Both texts call the hearers back to themselves. The prophet calls out the people’s hypocrisy in fasting in order to appearrighteous while doing nothing for the hungry, while oppressing their workers. Jesus builds on the call to be righteous, to be in right relationship with God and one another. Jesus calls his listeners to recognize themselves as what they are and to allowthemselves to be a gift to the world. 

So—who do we, here in this place, this morning—who do we think we are? 

Sunday’s Scripture – 2/9/2020

Isaiah 58:1-9a, [9b-12]

Shout out, do not hold back!
Lift up your voice like a trumpet!

Announce to my people their rebellion,
to the house of Jacob their sins.

Yet day after day they seek me
and delight to know my ways,

as if they were a nation that practiced righteousness
and did not forsake the ordinance of their God;

they ask of me righteous judgments,
they delight to draw near to God.

“Why do we fast, but you do not see?
Why humble ourselves, but you do not notice?”

Look, you serve your own interest on your fast day,
and oppress all your workers.

Look, you fast only to quarrel and to fight
and to strike with a wicked fist.

Such fasting as you do today
will not make your voice heard on high.

Is such the fast that I choose,
a day to humble oneself?

Is it to bow down the head like a bulrush,
and to lie in sackcloth and ashes?

Will you call this a fast,
a day acceptable to the Lord?

Is not this the fast that I choose:
to loose the bonds of injustice,
to undo the thongs of the yoke,

to let the oppressed go free,
and to break every yoke?

Is it not to share your bread with the hungry,
and bring the homeless poor into your house;

when you see the naked, to cover them,
and not to hide yourself from your own kin?

Then your light shall break forth like the dawn,
and your healing shall spring up quickly;

your vindicator shall go before you,
the glory of the Lord shall be your rear guard.

Then you shall call, and the Lord will answer;
you shall cry for help, and he will say, Here I am.

[If you remove the yoke from among you,
the pointing of the finger, the speaking of evil, 

if you offer your food to the hungry
and satisfy the needs of the afflicted,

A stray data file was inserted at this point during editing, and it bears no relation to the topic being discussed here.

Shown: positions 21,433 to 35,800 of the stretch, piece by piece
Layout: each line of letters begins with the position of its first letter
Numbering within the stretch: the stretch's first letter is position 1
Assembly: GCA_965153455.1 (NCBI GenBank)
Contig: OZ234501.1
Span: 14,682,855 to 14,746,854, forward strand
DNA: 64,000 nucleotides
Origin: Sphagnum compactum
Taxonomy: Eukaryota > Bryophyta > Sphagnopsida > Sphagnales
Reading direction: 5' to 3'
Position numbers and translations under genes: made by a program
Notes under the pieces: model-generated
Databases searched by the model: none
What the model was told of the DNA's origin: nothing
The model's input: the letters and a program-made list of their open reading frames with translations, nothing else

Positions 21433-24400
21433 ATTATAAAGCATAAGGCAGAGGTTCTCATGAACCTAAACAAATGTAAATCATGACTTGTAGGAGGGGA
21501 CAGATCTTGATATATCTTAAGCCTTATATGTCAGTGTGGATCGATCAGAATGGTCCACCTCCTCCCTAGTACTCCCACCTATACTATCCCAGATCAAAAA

then your light shall rise in the darkness
and your gloom be like the noonday.

The Lord will guide you continually,
and satisfy your needs in parched places, 
and make your bones strong; 

and you shall be like a watered garden,
like a spring of water, 
whose waters never fail. 

Your ancient ruins shall be rebuilt;
you shall raise up the foundations of many generations; 

you shall be called the repairer of the breach,
the restorer of streets to live in.] 

Matthew 5:13-20

Jesus said, “You are the salt of the earth; but if salt has lost its taste, how can its saltiness be restored? It is no longer good for anything, but is thrown out and trampled under foot. 

“You are the light of the world. A city built on a hill cannot be hid. No one after lighting a lamp puts it under the bushel basket, but on the lampstand, and it gives light to all in the house. In the same way, let your light shine before others, so that they may see your good works and give glory to your Father in heaven.

“Do not think that I have come to abolish the law or the prophets; I have come not to abolish but to fulfill. For truly I tell you, until heaven and earth pass away, not one letter, not one stroke of a letter, will pass from the law until all is accomplished. Therefore, whoever breaks one of the least of these commandments, and teaches others to do the same, will be called least in the kingdom of heaven; but whoever does them and teaches them will be called great in the kingdom of heaven. For I tell you, unless your righteousness exceeds that of the scribes and Pharisees, you will never enter the kingdom of heaven.”